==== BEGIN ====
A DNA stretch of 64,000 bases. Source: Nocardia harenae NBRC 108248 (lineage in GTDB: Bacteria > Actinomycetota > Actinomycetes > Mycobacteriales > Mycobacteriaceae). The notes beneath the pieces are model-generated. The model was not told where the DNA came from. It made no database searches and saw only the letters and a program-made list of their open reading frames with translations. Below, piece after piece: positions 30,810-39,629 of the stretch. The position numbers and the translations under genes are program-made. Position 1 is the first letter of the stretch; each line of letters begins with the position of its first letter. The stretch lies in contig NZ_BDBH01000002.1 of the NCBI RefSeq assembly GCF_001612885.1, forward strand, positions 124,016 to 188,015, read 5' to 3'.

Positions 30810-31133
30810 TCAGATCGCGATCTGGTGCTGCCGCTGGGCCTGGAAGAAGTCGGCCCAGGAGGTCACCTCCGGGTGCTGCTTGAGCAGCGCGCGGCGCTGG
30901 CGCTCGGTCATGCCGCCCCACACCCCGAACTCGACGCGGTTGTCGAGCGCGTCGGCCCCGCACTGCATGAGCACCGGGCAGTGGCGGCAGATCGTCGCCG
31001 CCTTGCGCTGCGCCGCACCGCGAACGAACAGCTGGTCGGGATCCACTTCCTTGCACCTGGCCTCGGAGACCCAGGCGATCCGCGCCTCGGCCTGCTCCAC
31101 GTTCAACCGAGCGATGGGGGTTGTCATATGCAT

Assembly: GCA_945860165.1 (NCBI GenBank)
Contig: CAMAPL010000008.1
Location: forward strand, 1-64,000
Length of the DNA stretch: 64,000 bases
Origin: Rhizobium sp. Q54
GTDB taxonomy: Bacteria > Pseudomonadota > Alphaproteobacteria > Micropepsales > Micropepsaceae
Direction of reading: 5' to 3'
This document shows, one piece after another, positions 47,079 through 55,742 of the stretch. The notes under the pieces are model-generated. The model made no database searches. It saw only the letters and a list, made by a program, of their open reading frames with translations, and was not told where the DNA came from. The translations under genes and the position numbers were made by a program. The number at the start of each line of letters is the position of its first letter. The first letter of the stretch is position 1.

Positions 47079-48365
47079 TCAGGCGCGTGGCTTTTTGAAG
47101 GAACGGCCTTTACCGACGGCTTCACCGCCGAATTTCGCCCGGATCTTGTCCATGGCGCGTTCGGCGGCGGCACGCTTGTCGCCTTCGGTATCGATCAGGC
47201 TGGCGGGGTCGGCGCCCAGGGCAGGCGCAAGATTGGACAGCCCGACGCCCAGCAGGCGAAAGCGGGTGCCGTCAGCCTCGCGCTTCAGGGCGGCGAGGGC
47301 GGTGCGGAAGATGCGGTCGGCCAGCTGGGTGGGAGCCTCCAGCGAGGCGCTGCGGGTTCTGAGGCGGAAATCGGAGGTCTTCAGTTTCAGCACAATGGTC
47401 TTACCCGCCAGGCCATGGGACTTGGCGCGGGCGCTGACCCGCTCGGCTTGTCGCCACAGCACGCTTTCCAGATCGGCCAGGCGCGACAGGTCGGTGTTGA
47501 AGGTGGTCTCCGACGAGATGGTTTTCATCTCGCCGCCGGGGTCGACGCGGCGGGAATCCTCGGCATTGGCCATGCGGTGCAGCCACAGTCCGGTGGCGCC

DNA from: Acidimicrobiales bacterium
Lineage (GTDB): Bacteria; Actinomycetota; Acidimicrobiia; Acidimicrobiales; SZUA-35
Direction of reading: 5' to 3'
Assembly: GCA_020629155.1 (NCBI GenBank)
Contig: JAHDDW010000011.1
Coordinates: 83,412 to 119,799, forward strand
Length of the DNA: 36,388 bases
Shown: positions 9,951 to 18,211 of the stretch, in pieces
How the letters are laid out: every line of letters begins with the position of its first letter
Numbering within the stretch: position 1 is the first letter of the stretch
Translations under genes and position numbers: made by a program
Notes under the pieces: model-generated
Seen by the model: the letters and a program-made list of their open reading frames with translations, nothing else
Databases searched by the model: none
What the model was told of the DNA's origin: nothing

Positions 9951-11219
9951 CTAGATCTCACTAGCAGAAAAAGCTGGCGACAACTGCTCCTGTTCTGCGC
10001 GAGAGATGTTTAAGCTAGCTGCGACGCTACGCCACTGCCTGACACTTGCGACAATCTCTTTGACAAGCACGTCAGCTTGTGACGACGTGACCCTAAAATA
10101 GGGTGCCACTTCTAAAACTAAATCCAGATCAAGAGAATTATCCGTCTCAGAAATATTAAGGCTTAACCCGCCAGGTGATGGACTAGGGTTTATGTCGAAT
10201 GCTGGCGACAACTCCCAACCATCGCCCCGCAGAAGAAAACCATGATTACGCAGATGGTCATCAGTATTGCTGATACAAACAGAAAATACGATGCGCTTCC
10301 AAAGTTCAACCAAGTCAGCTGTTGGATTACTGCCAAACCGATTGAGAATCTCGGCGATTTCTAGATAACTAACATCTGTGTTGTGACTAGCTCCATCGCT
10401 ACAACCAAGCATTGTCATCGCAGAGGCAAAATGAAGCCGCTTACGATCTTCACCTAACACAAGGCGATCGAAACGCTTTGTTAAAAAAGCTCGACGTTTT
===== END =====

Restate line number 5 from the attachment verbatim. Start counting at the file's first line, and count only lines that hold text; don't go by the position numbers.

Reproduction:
31001 CCTTGCGCTGCGCCGCACCGCGAACGAACAGCTGGTCGGGATCCACTTCCTTGCACCTGGCCTCGGAGACCCAGGCGATCCGCGCCTCGGCCTGCTCCAC